Article
Background: Hand anthropometry is useful for designing manual systems such as hand tools, controls, and gloves. There are limited published data on the hand dimensions of Iranian male and female adults. Objective: This study was undertaken to measure the hand anthropometric dimensions in Iranian adults to compare data between two genders and also with the corresponding data from other nationalities. Methods: A total of 34 dimensions of the right hand were measured in 217 male and 128 female adults using a digital caliper and tape. The mean, standard deviation, and the main percentiles are summarized in a table and the mean of each dimension is compared by independent t-tests between genders. Hand dimensions are compared between Iranian and other nationalities such as North Colombian, Korean, Turkish, Nigerian, Bangladeshi, Jordanian, and Vietnamese using the published data. Results: Females had significantly smaller hand dimensions than males in all dimensions ranged from 4.21%to 18.16%, with the largest differences in hand breadths. Compared with other nationalities, the Iranian male and female adults had wider (greater breadth and circumferences) hands with shorter fingers. Conclusions: The results showed significant differences of hand anthropometry between Iranian and other nationalities which should be included in the design and selection of hand tools for Iranian population.
Chapter
The ergonomic risk assessment of the postural attitude of the workers is essential for evaluating physical workload in the workplace, especially when they interact with workstation elements. Exposure to heavy physical work and repetitive actions are common among informal workers in handicraft work while interacting with non-ergonomic tools. Such working conditions, consequently, lead to the development of musculoskeletal disorders (MSDs). In this context, a study has been conducted on handcrafted Kalash polishers in brass metal handicraft production units located in northeast India, where most of the polishers in the polishing task use a traditional polishing tool, and their working postures are mostly constrained by the design of polishing tool. Therefore, the present study aims to determine the occurrence of MSDs and the ergonomic risk of working postures of Kalash polishers in brass metal handicraft production units. The study sample comprised of 40 polishers. Nordic Musculoskeletal Questionnaire (NMQ), Rapid Upper Limb Assessment (RULA) tool, non-invasive postural acquisition using cameras, virtual prototyping, digital human modeling, and simulation software were used. The results of this study revealed that 100% of polishers reported musculoskeletal discomfort in at least one body region during the past 12 months. The highest prevalence of MSDs was found particularly in the lower back (75%), followed by upper back (52.5%), elbows (50.0%), and hand/wrist (47.5%) regions. The mean severity of pain using the five-point rating scale indicated moderate to high pain in the lower back, upper back, and shoulder regions. Further, the simulation results indicated that the adopted working postures of polishers were at a very high-risk level with the existing polishing tool. Based on these findings, implications for further research include the design/redesign of the existing polishing tool based on ergonomic principles, which may improve working postures and reduce the risk of MSDs among this occupational group.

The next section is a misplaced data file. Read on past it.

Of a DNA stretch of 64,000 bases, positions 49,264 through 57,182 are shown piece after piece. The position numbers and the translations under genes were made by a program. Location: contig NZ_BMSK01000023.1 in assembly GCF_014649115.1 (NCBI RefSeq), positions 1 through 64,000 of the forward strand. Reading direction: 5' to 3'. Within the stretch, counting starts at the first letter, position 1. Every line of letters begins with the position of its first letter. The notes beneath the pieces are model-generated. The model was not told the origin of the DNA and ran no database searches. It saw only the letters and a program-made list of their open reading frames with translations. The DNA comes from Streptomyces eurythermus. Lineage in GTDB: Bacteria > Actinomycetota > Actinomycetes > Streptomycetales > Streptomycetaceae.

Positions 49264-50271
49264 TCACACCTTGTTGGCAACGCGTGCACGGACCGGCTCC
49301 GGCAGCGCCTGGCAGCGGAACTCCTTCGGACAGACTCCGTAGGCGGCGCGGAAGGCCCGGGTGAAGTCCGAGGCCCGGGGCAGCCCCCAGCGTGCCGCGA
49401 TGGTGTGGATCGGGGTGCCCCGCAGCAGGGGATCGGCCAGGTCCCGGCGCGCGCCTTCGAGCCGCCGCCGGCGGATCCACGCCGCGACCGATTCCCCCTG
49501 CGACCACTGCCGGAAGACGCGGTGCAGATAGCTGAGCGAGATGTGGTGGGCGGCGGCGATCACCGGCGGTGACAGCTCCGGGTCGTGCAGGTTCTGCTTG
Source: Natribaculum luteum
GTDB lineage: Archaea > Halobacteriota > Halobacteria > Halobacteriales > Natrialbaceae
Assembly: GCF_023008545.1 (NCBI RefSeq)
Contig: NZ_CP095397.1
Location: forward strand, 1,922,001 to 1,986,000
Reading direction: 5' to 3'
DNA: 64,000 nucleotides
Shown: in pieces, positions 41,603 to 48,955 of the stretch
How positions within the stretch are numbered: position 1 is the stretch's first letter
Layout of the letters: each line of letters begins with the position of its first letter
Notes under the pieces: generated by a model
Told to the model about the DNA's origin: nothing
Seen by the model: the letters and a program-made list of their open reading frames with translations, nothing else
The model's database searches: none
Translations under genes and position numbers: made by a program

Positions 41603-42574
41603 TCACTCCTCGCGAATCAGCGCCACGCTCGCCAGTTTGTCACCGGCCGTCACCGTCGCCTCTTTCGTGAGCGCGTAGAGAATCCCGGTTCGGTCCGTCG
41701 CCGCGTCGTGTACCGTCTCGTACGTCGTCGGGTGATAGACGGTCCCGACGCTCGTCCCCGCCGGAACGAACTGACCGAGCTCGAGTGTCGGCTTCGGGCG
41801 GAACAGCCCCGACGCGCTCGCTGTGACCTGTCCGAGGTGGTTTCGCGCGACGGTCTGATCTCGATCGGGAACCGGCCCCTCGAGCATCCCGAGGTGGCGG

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The concept of androgynous or gender-neutral fashion is known for its distinctive attribute that blends both conventional masculine and feminine design characteristics. In the history of fashion, the notion of androgynous fashion has been evolving since the 1920s, although it was irregular at times. In the postmodern Western cultures, androgynous aesthetic in fashion is increasingly accepted, encouraging the multiplicity of gender expressions. With significant influencers of the generation identifying themselves as gender-neutral and speaking out on the topic, the concept of being gender fluid is catching a lot of attention recently in the international fashion industry. Androgynous fashion is an emergent trend, which reflects in fashion ramps with models showcasing silhouettes and design elements that breakdown gender stereotypes. With this in mind, the current research aims to study androgynous fashion from both conceptual and user-centric perspectives in the Indian context. Data were collected through primary and secondary sources. Relevant secondary data were gathered from various books, research papers and fashion publications to set the conceptual context of the research. Additionally, to gather primary information about the Indian LGBTQ consumers’ perception of androgynous fashion, a questionnaire was circulated amongst young Indian fashion consumers using convenience and snowball sampling methods. The results and analysis of the study reveal the aspirations behind the gender-neutral design genre. This study also brings out the emotional needs of the Indian LGBTQ community members, who are the primary consumers of androgynous aesthetic.